The computer now takes a painfully long time to shut down, yet is still not too bad on startup. It only has 2Gb RAM, not a surprise for a computer of its size, but while this was not too bad for the first few months, I do find it a lot slower now in use.

        Hard Disk Memory

        This laptop boasts 250Gb hard drive, although in reality it is more like 218, but that is to be expected. As with most Windows computers, a fair bit of space gets used up on programs, but I still have around 100Gb free, while using mine for downloading movies, one or two games, lots of music, pictures and documents. I don't think the amount of hard drive I am using yet affects the speed of the computer, but I do schedule it (well, it does automatically) to defragment every so often, a process that sorts how memory is used to make it quicker to access.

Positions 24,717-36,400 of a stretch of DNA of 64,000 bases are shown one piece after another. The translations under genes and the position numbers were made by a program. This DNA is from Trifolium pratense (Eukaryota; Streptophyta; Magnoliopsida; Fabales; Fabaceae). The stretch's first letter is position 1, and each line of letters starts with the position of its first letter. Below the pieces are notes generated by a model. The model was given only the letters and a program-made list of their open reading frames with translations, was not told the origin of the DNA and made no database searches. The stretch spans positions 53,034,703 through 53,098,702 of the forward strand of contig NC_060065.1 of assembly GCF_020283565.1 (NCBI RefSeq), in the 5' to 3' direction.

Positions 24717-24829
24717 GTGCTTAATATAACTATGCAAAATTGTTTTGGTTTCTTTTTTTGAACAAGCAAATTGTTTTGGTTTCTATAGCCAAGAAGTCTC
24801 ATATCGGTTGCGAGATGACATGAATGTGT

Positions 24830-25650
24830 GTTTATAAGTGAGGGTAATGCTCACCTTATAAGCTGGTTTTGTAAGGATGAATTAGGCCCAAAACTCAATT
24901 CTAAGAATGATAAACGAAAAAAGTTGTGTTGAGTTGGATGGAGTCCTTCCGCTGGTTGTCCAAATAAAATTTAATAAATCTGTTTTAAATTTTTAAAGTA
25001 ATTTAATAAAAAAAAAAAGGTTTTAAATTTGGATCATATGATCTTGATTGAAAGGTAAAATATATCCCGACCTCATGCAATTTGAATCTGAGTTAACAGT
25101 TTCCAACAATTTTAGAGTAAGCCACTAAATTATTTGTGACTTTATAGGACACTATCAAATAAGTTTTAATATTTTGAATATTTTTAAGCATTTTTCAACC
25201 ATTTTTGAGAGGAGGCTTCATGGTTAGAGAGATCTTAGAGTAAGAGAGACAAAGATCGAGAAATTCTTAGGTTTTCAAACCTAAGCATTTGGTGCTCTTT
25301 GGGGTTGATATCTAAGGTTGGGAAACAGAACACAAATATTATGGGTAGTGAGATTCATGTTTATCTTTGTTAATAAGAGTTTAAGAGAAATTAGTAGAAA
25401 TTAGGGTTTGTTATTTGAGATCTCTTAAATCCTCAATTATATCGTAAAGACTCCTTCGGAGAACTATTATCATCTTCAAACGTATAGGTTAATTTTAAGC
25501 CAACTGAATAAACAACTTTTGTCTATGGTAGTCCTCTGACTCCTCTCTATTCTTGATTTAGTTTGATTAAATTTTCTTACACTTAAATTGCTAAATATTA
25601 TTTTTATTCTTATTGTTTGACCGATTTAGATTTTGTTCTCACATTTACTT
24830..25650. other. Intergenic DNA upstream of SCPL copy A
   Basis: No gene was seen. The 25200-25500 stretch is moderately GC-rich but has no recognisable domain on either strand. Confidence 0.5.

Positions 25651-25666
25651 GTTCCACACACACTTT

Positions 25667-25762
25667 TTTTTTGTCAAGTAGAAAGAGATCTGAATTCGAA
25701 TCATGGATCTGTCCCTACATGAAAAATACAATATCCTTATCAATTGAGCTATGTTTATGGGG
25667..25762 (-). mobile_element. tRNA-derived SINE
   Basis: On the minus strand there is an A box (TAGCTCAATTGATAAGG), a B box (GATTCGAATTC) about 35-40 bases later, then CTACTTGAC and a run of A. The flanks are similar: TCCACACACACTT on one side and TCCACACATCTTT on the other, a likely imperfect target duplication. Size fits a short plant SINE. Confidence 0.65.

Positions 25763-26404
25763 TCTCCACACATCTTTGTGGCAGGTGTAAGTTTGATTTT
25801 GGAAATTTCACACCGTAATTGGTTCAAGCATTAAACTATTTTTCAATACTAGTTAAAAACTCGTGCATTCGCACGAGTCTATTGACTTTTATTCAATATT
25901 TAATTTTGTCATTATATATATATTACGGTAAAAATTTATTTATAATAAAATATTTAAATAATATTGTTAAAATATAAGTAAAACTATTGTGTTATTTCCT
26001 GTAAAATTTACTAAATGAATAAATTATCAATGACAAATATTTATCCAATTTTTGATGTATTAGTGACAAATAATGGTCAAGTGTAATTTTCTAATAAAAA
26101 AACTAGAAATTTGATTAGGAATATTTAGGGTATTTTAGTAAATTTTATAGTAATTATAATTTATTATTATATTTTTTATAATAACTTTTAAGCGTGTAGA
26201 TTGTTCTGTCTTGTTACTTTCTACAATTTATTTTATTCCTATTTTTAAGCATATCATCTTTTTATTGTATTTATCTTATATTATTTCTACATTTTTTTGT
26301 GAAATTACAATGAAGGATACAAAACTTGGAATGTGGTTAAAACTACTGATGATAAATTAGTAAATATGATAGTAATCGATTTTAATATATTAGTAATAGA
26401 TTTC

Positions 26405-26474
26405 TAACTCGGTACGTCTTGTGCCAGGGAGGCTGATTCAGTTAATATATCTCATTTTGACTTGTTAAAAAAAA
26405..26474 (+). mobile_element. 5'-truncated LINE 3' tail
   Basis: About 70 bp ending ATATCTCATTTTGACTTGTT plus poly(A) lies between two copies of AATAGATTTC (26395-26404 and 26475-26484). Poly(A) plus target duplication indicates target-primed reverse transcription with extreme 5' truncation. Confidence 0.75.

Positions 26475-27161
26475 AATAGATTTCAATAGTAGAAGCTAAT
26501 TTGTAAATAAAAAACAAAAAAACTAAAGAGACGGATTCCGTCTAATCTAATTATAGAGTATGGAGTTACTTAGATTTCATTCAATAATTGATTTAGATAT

This purchase came with a trial subscription for McAfee and also has its own Windows Defender software. However, I opted to buy my own stuff and uninstalled McAfee (never have more than one program on your computer).


        This computer came with a lot of stuff I don't need, as usual. I bought myself Office 2007 separately and so do not really use the word processing or other types of software. In fact, apart from Windows Media and the Accessories (mainly Calculator and Paint), most of the software on this computer was rendered redundant from the start. It's a pain to have to uninstall stuff or stop programs from starting up automatically, but it might save you some hassle in the long run.
        Webcam and Microphone